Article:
Function Order: Si-Fe-Ti-Ne
Powhatan is much more grounded than his daughter, and trusts the old ways of their people; he believes all the things that have sustained them for many generations, from their teachings about the earth and the great spirits that guide them (including that of his beloved wife), to his concern about the future and what these settlers might want. He knows his daughter has a wild spirit, and tries to coax her into a safer, more gentle path by encouraging her to marry a warrior who is ‘steady, like a beating drum’ and who would provide for her in rational ways (he will be loyal, steady, and strong, and provide safety, food, etc for her). He lets her go her own way up to a point, but expects her to do what is wise and rational instead of listen to her heart. He is warm and consoling to her, saying she looks like her mother. Powhatan also speaks in terms of “we” a lot, implying he sees himself not as an individual, but as part of the tribe with responsibilities to them. When they return triumphant from battle, “our brothers, and our villages, are safe again.” When they are attacked and one of their men injured by the settlers, Powhatan forbids any of them from associating with the newcomers. After one of them is killed, and they arrest John Smith, he draws the other chiefs into a war council to decide what to do, trusting that a consensus will put them on the right path, and deciding that “we will defeat our enemies.” He believes “our paths are chosen for us,” and talks about “our anger” over Kocoum’s death. “This is what we feared,” he says after the event. He roughly rebukes his daughter for her disobedience, says that she has shamed him, and blames her for a good man’s death… but when he realizes she is willing to die to prevent war and save Smith, Powhatan listens to her and to the wind (his wife’s spirit) and decides she is right, that the hatred must end with him. He then reassures Smith that he is always welcome among “our people.” Powhatan is fearful of the future, and what he does not understand; he at first, adopts an us-vs-them mentality against the white settlers, since he has no experience with them or what they might do, and leaps to negative conclusions about them after finding Kocum dead. He does not see the big picture, until it is all around him – when his daughter tells him that his is where his hatred has brought them (he then sees that a war will result from his decision to kill Smith, and that all of them will die).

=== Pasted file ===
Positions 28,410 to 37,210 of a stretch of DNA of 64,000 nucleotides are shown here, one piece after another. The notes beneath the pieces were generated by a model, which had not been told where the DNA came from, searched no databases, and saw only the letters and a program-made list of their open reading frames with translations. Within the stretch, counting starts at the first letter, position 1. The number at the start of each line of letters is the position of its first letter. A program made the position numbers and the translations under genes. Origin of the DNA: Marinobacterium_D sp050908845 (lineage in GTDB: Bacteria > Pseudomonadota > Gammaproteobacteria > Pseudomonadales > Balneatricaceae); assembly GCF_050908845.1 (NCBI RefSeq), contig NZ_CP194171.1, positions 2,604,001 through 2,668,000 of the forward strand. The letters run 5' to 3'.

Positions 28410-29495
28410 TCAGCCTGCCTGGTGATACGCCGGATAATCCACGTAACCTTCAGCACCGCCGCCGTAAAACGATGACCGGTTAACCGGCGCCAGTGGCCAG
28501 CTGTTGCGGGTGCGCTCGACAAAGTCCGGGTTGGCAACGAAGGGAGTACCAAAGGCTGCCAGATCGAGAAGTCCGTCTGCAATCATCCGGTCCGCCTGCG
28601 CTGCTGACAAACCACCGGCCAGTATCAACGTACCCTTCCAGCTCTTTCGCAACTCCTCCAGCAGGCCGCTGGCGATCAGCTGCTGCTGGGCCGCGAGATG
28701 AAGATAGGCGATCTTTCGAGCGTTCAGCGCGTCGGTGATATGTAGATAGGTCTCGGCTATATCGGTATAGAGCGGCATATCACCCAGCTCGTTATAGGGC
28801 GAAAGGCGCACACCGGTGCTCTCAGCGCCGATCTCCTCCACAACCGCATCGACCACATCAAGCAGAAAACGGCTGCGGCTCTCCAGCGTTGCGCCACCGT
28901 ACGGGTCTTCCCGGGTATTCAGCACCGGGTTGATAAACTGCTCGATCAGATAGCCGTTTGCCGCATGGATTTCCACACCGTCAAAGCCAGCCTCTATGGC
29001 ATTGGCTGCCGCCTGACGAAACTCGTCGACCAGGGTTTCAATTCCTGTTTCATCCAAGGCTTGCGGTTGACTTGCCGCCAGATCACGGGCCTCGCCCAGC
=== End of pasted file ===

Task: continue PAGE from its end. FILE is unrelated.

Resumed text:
Enneagram: 9w8 so/sp
Powhatan is a calm and mild-mannered man, who wants peace and a steady and uninterrupted life; he doesn’t understand his daughter’s need for adventure and finds it hard to know why she cannot give her heart to a man who would provide a secure environment for her. He tolerates her behavior, and thinks she has a wild spirit like his wife, but once his anger is aroused, it’s terrible. He rebukes her harshly for her disobedience, refuses to listen to her pleas for Smith’s life, and intends to execute him in front of everyone to prove a point. He lets his anger and hatred override his better judgment, until his daughter confronts him with it – shocked at what has resulted from these events, Powhatan returns to his calm sense of leadership and admits that she is right, and that they must choose the path of peace and forgiveness rather than war.